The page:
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Teachers 'must not talk to pupils about Andrew Tate' after spate of 'shocking misogynistic incidents'
29 April 2023, 20:32
Teachers have been told not to talk about misogynistic influencer Andrew Tate with their students despite a series of sexist incidents at schools across the country.
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Campaigners say teachers must inform their pupils about the British-American internet personality, 28, who is now being sued in Britain by three women alleging sexual abuse.
The former kickboxer, Big Brother candidate and self-styled misogynist has gained notoriety online for a number of comments about women.
Department for Education officials have reportedly advised headteachers who reach out for extra guidance not to encourage conversations about Tate’s views in personal, social and health education (PSHE) lessons, The Observer reported.
Read more: Who is Andrew Tate and why was he arrested?
Tate spent three months in a Romanian prison alongside his brother Tristan, 34, after being accused of human trafficking and rape.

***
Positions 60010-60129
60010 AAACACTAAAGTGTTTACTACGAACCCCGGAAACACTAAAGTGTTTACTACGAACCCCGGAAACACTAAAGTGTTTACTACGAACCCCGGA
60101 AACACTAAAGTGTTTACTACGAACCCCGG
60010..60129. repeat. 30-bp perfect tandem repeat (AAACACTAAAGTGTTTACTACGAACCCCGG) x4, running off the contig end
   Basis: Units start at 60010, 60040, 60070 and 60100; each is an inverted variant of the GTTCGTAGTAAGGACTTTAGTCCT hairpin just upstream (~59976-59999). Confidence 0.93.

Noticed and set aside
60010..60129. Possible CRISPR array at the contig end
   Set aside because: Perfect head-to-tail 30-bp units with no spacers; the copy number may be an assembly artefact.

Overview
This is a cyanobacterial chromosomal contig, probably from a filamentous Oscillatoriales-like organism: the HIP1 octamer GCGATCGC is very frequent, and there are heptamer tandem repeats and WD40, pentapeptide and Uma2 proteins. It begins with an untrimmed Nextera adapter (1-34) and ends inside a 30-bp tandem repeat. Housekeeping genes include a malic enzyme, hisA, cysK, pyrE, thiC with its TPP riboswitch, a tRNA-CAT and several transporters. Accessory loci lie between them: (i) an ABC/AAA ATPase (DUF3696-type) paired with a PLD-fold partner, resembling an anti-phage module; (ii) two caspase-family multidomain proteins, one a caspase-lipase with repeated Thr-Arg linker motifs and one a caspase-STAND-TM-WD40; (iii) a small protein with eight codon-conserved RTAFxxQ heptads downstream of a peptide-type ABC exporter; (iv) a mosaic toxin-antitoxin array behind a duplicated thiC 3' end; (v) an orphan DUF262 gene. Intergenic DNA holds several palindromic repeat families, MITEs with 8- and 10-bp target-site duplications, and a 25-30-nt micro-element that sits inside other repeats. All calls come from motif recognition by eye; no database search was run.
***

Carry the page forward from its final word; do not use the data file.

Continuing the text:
They were not charged with any crimes and deny any wrongdoing. Tate remains under house arrest.
Yorkshire charity Diversify has reported it receives 25 calls a week from schools across England about sexual harassment and "shocking misogynistic incidents" by pupils.
Many are thought to be influenced by Tate, who has suggested assault victims "bear some responsibility" for their crimes, an incident for which he was banned from Twitter.
A spokesperson for the Department for Education said: “All children deserve to grow up in a safe environment, and we expect schools to take immediate action against sexual misconduct or harassment.”
Teacher at all-boys school: We won't 'tolerate' Andrew Tate's behaviour
They added that the department would be giving “further guidance on how schools can create a culture of respectful relationships, and teach effectively about sexual harassment, sexual violence and stamping out violence against women and girls”.
Charities have criticised Mr Tate for his views and have warned he was a danger to young men and boys who see his content online, urging the various platforms on which he is active to remove him.
Domestic abuse campaigners have called his content “extreme misogyny”.
Caller is sad that her son is a fan of Andrew Tate